Have you had any experience with couch surfing, house sitting and teaching English abroad? -
- Nope, I haven’t tried any of them.
What’s the worst experience you’ve had whilst travelling? What’s the best? -
- Worst experience was thinking I was going to be killed by a tsunami. I was in Phuket Airport when there was an announcement that a tsunami was heading our way and we needed to evacuate. I was terrified. Fortunately, it came to nothing, but it’s probably the most convinced I’ve ever been that I was going to die.
Best experience would be the night I spent camping in the Sahara Desert. It was incredible riding camels over sand dunes, watching the sunset and sunrise, and sleeping beneath the Milky Way.
How difficult would you say jobs are to come by whilst travelling? -
- I have no experience with finding a job while travelling. Some of my backpacker friends haven’t seemed to have too much trouble finding work at hostels or in bars, though.
What was your worst fear about travelling before you left? Has that changed? -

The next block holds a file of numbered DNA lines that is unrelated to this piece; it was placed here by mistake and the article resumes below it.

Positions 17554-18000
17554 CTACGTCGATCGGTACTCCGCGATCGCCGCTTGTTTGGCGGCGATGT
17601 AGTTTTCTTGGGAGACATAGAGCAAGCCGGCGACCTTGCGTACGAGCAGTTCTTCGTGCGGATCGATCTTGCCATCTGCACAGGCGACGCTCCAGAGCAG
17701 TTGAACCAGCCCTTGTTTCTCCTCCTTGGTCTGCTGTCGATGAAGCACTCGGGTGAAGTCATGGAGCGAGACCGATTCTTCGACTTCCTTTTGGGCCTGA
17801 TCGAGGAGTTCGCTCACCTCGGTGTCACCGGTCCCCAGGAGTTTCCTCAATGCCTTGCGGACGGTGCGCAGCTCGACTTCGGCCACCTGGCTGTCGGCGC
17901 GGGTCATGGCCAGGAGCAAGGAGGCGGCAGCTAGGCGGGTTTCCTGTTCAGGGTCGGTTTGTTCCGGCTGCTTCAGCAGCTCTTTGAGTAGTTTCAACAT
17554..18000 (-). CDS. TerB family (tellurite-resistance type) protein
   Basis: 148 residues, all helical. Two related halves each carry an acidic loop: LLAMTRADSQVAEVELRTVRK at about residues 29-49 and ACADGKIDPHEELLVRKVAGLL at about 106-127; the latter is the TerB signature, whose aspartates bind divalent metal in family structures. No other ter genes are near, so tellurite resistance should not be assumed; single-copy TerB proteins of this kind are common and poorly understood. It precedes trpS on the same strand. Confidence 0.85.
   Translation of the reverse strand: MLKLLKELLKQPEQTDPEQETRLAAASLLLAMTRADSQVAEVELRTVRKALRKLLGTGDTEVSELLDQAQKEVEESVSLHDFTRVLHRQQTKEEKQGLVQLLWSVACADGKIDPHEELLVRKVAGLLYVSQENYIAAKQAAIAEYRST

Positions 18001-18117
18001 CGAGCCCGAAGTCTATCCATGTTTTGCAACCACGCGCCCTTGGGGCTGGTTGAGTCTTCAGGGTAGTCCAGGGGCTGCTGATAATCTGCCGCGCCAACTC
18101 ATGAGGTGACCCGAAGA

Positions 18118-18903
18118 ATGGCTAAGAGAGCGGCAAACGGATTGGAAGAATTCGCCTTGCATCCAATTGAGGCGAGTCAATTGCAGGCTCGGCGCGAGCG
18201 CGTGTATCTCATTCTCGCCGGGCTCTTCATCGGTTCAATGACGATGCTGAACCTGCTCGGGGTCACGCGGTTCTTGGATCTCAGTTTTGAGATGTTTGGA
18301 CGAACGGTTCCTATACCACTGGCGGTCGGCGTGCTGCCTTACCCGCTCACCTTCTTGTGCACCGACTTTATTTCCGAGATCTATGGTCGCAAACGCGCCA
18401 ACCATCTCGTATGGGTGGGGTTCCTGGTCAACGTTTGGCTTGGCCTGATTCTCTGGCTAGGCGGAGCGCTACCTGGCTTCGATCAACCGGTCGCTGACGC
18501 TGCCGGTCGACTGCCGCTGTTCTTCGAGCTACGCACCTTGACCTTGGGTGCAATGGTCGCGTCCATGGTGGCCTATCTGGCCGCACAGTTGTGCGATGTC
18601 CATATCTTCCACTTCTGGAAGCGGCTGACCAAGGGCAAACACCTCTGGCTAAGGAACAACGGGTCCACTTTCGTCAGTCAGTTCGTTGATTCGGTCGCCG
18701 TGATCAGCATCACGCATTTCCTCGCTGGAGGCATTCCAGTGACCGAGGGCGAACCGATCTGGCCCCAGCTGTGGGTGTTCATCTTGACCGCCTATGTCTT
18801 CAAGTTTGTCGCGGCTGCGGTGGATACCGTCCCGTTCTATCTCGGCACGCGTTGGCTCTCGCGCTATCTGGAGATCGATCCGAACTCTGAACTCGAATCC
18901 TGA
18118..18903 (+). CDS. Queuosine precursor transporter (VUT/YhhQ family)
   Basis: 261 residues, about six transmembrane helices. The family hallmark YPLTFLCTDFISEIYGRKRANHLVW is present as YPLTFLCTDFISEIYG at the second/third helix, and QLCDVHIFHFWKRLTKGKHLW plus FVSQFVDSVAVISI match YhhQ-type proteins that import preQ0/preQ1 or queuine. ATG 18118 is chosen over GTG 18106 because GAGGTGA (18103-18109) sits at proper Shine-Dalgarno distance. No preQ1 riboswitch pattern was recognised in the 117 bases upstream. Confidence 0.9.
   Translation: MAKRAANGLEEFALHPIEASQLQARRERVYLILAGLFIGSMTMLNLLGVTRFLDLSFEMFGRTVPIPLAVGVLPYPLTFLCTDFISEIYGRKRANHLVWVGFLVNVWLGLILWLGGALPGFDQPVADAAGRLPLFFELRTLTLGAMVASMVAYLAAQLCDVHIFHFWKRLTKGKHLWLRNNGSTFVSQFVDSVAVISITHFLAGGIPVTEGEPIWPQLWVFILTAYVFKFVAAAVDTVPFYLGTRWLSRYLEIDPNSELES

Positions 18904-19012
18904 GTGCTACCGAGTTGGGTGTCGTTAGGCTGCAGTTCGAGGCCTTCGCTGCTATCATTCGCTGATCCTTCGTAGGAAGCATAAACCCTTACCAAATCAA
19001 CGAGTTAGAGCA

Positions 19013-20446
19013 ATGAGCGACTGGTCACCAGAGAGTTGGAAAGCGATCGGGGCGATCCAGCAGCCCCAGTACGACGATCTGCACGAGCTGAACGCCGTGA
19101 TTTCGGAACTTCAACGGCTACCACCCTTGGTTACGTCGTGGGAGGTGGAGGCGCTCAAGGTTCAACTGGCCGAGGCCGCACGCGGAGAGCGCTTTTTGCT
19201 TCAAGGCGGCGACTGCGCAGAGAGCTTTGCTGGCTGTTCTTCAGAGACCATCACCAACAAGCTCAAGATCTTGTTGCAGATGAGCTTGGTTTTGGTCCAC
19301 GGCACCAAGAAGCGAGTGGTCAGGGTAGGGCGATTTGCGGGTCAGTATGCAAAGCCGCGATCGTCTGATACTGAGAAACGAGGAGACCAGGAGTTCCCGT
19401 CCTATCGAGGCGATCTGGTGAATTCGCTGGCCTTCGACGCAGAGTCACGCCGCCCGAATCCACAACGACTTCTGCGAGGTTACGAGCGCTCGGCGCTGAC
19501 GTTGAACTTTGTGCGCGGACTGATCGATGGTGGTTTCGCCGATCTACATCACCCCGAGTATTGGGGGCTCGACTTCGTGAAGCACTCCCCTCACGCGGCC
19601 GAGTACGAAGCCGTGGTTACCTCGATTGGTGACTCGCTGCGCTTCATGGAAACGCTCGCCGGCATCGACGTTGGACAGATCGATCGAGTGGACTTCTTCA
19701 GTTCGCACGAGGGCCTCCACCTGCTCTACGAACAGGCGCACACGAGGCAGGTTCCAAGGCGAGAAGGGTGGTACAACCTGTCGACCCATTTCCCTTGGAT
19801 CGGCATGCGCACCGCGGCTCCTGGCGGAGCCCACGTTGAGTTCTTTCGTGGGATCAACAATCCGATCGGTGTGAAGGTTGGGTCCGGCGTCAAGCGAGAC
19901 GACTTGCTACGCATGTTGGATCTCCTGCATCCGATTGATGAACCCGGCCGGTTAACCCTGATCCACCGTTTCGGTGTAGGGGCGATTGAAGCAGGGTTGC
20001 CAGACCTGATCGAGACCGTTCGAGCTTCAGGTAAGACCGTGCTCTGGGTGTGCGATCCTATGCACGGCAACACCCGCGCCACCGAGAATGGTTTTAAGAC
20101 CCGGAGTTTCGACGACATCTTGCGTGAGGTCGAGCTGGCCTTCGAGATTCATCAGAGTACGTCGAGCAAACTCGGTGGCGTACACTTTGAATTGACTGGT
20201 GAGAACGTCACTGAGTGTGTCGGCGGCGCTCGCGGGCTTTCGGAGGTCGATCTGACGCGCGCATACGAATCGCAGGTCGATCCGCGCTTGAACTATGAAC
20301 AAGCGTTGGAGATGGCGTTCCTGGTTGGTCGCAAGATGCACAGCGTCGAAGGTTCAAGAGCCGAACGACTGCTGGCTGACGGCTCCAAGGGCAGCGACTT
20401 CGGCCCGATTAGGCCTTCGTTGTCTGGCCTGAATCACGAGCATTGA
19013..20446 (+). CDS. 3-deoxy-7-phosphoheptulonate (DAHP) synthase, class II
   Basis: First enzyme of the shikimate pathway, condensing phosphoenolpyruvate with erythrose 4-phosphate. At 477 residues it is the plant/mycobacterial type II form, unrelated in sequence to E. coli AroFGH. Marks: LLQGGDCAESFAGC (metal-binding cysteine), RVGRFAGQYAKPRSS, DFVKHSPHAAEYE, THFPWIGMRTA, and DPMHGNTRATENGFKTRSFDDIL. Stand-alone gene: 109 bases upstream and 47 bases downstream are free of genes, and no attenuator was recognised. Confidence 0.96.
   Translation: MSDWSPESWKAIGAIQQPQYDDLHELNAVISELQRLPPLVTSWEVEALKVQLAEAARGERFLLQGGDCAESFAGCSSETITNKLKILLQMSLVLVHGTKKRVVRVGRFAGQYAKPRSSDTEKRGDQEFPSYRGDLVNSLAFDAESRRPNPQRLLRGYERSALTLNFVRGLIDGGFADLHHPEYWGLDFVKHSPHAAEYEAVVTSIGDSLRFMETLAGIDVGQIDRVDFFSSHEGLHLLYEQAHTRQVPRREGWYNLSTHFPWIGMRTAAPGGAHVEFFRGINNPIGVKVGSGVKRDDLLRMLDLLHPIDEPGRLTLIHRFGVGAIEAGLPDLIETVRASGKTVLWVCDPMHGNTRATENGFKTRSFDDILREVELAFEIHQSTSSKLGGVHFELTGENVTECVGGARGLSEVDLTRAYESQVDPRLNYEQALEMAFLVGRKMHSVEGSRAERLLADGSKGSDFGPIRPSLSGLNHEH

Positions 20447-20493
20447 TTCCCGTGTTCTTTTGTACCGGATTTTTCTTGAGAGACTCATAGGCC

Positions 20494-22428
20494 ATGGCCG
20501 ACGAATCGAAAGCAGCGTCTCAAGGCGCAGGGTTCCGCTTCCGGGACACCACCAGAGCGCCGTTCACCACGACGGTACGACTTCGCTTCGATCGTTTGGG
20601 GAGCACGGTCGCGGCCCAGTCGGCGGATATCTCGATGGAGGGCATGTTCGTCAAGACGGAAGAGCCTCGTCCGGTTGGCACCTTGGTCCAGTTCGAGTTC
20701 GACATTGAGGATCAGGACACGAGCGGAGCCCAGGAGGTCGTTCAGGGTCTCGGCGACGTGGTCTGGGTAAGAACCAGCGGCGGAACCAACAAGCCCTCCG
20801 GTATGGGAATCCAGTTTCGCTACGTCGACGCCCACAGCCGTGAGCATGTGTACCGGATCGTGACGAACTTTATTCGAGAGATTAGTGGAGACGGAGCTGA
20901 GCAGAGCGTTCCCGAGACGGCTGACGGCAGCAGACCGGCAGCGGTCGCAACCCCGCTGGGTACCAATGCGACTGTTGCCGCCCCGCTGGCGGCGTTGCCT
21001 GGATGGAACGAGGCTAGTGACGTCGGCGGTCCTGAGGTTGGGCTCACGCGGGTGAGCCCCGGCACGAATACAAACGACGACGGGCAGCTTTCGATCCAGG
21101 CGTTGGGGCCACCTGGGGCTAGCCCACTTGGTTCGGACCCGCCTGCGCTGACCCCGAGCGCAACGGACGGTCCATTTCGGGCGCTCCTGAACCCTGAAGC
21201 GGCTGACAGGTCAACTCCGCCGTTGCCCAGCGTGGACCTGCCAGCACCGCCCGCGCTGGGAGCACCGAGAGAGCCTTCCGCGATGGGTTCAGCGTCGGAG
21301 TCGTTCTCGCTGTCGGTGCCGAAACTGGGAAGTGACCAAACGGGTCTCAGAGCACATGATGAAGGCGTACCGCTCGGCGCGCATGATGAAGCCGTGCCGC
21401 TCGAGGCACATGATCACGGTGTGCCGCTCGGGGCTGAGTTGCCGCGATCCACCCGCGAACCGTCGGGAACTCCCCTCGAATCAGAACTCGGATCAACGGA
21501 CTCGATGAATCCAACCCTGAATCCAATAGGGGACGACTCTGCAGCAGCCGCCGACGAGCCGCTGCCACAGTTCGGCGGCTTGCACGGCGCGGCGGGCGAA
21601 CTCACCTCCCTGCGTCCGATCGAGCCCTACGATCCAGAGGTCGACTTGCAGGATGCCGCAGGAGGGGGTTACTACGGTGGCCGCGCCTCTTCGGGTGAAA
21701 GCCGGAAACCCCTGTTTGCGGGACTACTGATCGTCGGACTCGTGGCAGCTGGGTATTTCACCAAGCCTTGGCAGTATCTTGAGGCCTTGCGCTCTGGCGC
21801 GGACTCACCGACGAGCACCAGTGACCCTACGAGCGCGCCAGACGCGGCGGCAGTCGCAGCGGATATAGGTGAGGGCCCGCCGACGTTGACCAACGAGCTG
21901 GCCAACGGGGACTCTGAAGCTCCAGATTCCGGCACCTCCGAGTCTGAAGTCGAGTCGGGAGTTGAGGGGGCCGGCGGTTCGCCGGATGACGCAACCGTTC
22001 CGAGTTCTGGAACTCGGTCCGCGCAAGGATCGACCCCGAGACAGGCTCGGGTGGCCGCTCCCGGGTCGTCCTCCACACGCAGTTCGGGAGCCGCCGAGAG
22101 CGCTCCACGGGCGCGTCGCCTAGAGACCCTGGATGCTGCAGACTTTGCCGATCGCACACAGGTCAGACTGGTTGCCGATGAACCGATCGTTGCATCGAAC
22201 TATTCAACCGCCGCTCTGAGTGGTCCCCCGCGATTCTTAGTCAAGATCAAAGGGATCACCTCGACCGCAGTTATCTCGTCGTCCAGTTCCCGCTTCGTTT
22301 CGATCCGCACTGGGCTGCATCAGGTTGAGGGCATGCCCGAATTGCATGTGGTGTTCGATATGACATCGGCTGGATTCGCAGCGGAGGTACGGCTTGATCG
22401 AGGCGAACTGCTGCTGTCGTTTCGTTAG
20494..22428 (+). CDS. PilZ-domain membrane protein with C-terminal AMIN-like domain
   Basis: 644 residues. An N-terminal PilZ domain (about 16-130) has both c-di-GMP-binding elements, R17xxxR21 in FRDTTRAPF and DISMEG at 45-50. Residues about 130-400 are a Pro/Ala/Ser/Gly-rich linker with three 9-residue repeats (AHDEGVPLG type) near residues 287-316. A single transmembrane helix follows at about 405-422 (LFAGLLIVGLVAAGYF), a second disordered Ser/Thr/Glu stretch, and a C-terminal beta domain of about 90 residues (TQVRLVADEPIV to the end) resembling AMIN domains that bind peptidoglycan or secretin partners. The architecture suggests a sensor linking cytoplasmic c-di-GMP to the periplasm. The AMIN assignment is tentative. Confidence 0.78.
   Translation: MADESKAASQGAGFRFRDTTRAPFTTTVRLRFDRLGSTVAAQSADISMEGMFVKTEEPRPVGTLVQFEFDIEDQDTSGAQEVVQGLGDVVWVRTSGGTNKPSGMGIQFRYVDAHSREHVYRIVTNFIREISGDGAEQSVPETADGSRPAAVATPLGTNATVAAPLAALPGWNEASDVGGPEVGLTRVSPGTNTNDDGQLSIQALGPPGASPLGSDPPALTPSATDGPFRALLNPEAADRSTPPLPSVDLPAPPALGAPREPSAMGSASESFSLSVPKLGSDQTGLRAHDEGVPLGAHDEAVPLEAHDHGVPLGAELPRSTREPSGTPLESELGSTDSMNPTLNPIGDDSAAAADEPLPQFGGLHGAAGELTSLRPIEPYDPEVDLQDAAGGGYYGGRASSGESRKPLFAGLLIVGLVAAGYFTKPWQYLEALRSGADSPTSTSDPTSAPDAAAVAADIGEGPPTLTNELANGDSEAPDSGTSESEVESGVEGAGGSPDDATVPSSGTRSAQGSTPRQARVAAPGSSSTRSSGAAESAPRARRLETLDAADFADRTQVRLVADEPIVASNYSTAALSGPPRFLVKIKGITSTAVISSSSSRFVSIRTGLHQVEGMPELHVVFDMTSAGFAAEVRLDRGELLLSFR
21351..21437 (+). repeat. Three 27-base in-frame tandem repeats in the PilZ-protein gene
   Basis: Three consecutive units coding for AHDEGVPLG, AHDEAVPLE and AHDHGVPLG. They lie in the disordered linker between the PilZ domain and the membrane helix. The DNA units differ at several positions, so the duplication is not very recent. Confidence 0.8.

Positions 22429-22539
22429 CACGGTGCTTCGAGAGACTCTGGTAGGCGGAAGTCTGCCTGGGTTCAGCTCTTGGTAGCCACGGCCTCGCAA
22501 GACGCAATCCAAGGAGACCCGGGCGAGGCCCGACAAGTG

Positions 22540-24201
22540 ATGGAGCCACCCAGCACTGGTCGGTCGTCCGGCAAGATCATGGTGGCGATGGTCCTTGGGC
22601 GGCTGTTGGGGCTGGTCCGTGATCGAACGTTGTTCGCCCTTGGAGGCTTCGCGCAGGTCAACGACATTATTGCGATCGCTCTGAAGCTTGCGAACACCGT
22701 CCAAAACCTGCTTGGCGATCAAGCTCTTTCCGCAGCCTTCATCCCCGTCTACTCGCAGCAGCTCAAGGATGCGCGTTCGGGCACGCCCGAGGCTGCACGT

- I didn’t really have one specific fear — I was frightened of everything. I was scared of rice and eggs, I was scared of buses, I was scared I’d be raped, I was scared I’d be murdered, I was scared I’d miss my flight, I was scared I wouldn’t make friends, I was scared I wouldn’t be strong enough to carry my backpack, I was scared I’d have a panic attack abroad, I was scared I’d hate travelling, I was scared I’d be lonely.
I don’t really think I’m scared of much now. Nothing comes to mind, anyway.
What’s your best travel advice? -
- Push yourself to do something new that you’d never normally do at home. Getting out of your comfort zone feels incredible!
This interview was super fun to conduct, and I'm so glad that Lauren gave me the chance to do it in the first place. I think that it's incredibly important to find out more about our role models and understand their take on things - especially when it comes to experiences, advice and ideas. I enjoyed learning more about travel blogging as a whole, and I hope you guys enjoyed too. Let me know in the comments below, and, as always, have a good day y'all!